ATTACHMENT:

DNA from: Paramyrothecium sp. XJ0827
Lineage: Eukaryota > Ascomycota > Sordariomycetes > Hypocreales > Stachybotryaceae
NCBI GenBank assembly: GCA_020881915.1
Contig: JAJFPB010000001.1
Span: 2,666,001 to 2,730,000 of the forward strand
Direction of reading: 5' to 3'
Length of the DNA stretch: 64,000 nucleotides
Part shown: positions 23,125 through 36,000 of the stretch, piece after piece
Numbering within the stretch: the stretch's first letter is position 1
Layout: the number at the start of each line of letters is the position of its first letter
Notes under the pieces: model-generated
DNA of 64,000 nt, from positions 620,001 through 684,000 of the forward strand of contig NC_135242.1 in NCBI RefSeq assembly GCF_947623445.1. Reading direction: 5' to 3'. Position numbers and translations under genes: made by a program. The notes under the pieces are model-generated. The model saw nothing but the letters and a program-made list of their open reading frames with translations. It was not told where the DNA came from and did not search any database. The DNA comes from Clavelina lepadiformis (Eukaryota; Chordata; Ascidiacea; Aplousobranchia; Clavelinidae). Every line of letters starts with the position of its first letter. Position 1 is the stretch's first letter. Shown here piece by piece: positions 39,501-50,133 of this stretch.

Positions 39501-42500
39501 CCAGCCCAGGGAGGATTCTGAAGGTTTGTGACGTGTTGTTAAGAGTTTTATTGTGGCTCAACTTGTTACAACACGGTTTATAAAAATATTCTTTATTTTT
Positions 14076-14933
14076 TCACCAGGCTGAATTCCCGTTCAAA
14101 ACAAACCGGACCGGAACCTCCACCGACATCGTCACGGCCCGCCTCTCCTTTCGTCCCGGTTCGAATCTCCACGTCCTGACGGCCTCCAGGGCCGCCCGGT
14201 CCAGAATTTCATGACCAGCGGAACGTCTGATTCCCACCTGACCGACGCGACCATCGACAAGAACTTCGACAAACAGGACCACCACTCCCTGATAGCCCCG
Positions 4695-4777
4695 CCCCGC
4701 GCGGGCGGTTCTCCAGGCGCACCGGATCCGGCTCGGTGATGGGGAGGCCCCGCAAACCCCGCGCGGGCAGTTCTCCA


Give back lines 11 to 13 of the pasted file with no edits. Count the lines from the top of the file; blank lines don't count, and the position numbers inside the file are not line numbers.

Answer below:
Notes under the pieces: model-generated
DNA of 64,000 nt, from positions 620,001 through 684,000 of the forward strand of contig NC_135242.1 in NCBI RefSeq assembly GCF_947623445.1. Reading direction: 5' to 3'. Position numbers and translations under genes: made by a program. The notes under the pieces are model-generated. The model saw nothing but the letters and a program-made list of their open reading frames with translations. It was not told where the DNA came from and did not search any database. The DNA comes from Clavelina lepadiformis (Eukaryota; Chordata; Ascidiacea; Aplousobranchia; Clavelinidae). Every line of letters starts with the position of its first letter. Position 1 is the stretch's first letter. Shown here piece by piece: positions 39,501-50,133 of this stretch.

Positions 39501-42500